It’s time to talk books with the Fairfax Library Book Discussion Group!
When? Thursday, March 5th at 7 p.m.
Where? Fairfax Library meeting room
What Book? A Bend in the River by V.S. Naipaul
Discussion questions are below and check out these links for more background info
The Enigma of V. S. Naipaul
Colonial Desire and Disappointment in V. S. Naipaul
V.S. Naipaul, Nikolai Gogol, and the illumination of darkness
Civilization and V. S. Naipaul
Our next book selection is the One Book/One Marin selection, What is the What by Dave Eggers which we’ll discuss on Thursday, April 2nd.
A shameless plug – All month long in March, Bookbeat offers you a free tea or espresso every time you buy a book. Bookbeat is also featuring live acoustic music every morning. Stop by and ask Gary for one of his book recommendations.
A Bend in the River by V.S. Naipaul
1. "The world is what it is; men who are nothing, who allow themselves to become nothing, have no place in it."Salim says, “For people like myself…the world was really quite a simple place…the less educated we were, the more at peace we were, the more easily we were carried along by our civilization…” (p. 54) Socrates said, “The unexamined life is not worth living.” Is Salim describing an unexamined life? Are these philosophies complimentary or contrasting?
2. The motto of Ferdinand’s lycee was Semper Aliquid Novi – always something new. Father Huisman’s masks lived up to the motto since masks were made for specific religious purposes. Pliny, according to the Oxford Dictionary of Quotations, first said, Semper aliquid novi Africam adferre. Africa always brings [us] something new. Has the truth of Pliny’s statement been proved over the centuries?
3. Are there comparisons to be made between Salim’s experience in a newly independent African country with soldiers and tribal warfare and the experiences of Alexandra Fuller’s family as described in her memoir, Don’t Let’s Go To The Dogs Tonight?
4. On p. 21, “For Europe it was one little probe. For the Arabs of central Africa it was their all; the Arabian energy that had pushed them into Africa had died down at its source… Arab power had vanished.” On p. 76, “slave peoples are physically wretches, half-men in everything except their capacity to breed the next generation” Naipaul makes some very provocative statements in his book. Do these statements advance the story? Are they distracting in their provocation? Is Naipaul racist?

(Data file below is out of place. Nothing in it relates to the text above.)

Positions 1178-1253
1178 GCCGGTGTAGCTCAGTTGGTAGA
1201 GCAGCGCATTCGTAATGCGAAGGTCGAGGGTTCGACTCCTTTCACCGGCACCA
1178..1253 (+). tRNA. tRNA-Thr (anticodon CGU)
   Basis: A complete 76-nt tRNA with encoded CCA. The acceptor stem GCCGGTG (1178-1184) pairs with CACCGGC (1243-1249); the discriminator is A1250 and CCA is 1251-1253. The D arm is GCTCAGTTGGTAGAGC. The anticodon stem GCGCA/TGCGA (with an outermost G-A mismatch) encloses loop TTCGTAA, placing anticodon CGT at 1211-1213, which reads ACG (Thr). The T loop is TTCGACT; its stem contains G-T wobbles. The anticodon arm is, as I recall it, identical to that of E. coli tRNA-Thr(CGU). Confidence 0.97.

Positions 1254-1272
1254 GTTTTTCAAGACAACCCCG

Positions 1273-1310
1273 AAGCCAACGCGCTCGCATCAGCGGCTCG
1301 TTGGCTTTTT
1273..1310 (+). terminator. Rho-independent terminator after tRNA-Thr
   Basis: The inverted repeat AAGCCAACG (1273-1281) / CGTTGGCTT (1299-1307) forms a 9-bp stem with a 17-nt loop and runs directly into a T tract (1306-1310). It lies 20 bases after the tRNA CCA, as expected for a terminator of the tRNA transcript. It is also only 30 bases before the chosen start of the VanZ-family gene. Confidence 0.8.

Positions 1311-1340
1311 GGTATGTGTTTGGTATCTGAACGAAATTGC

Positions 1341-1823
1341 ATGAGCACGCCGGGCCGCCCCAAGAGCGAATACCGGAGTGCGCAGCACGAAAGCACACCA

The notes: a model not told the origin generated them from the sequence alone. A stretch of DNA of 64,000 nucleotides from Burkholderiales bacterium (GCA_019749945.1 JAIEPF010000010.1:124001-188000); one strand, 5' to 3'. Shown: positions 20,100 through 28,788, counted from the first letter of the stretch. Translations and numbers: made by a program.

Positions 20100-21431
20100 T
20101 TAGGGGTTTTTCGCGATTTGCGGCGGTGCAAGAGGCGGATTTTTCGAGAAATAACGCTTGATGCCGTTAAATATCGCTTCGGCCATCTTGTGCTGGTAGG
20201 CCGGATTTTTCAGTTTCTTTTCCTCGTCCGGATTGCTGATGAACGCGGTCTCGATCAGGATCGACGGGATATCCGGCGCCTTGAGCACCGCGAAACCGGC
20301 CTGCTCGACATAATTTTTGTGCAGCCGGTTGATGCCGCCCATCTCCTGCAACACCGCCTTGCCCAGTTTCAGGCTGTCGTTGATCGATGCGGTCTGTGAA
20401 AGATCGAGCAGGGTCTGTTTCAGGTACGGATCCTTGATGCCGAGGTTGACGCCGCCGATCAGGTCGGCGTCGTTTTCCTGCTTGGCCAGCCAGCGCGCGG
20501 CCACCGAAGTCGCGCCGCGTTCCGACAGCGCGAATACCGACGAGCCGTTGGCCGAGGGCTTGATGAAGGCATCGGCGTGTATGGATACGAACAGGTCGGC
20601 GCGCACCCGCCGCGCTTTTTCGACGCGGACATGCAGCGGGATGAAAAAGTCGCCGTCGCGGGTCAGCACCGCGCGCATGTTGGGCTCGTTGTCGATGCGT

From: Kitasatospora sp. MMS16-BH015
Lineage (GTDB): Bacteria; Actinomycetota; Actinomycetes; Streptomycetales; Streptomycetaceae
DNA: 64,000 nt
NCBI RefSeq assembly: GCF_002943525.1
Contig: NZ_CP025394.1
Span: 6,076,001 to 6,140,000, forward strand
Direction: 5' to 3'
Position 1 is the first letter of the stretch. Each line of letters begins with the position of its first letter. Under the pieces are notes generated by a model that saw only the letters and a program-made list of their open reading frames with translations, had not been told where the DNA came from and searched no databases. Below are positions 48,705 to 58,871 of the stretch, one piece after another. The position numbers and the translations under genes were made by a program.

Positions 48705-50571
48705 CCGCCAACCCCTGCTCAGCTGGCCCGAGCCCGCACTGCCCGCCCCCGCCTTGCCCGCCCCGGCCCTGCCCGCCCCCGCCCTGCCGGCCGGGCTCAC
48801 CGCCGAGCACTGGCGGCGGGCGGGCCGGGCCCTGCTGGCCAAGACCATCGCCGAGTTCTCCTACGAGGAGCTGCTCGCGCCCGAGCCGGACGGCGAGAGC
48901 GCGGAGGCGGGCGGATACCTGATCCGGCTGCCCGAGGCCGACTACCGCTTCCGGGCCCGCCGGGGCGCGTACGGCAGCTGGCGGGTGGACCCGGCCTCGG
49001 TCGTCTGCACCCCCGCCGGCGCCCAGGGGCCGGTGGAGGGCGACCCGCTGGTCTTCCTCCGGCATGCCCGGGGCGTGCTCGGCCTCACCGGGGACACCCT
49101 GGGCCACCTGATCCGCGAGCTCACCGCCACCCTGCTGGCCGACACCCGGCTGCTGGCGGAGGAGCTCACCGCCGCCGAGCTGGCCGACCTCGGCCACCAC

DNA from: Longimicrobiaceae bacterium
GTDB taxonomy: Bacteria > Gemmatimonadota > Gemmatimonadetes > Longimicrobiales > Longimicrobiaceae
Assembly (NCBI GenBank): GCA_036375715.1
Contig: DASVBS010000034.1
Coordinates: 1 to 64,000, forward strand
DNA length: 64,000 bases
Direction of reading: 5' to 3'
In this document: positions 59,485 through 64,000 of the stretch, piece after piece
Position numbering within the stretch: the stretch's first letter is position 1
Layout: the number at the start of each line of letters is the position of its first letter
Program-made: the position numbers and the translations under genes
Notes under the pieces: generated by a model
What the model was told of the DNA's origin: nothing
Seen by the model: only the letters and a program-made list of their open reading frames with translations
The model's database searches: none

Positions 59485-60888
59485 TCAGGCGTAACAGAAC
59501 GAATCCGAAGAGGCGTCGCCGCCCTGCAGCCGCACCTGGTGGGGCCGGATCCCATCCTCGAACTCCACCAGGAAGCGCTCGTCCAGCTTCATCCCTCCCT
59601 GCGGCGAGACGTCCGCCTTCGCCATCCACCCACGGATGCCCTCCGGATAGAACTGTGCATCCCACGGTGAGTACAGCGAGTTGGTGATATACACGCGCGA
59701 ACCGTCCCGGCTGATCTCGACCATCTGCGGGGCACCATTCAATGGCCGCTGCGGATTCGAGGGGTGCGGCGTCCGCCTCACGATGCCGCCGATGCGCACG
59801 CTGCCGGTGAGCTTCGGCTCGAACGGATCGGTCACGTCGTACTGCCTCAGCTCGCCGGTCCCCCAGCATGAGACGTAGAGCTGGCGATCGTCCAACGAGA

5. What were the differences between the Africa of the “Domain” and the Africa of Salim’s village? Were either the real Africa?
6. A reviewer in The Nation wrote, “In the last reckoning, A Bend in the River is about homelessness.” What does he mean by this? Would you agree that the novel is essentially about homelessness?
7. Speaking about leaving his hometown and family to go to England, Indar says, "It isn't easy to turn your back on the past. It is something you have to arm yourself for, or grief will ambush and destroy you. That is why I hold onto the image of the garden trampled to the ground--it is a small thing, but it helps" (141). Does Naipaul mourn the lost past of Africa or look forward to a new and better Africa?
8. Many writers wax poetic about the purity of the simple life of natives like those of the Bush country in Africa. How does Naipaul describe the African natives such as Zabeth?
9. How does Naipaul describe “the Big Man”? Is he a good ruler of his country? Does he offer hope for a better future in Africa?
10. When Salim first meets Raymond, Raymond says, “I began to wonder…whether the truth ever gets known…Time, the discoverer of truth. I know. It’s the classical idea, the religious idea. But there are times when you begin to wonder. Do we really know the history of the Roman Empire? Do we really know what went on during the conquest of Gaul? I was sitting in my room and thinking with sadness about all the things that have gone unrecorded. Do you think we will ever get to know the truth about what has happened in Africa in the last hundred or even fifty years?” In the beginning of the novel, Salim noted that all he knew about the world was from European history books. What does this say about African history or even world history? Is it important to know the truth of history? Are some things in history better forgotten?
11. What kind of man was Raymond - educated and married to a much younger woman and working as the “Big Man’s white man” and the town cuckold?
12. The description of Salim beating Yvette is very violent and graphic. How does the fictional beating compare to the reality of Naipaul’s confession of beating the women in his life in his new biography?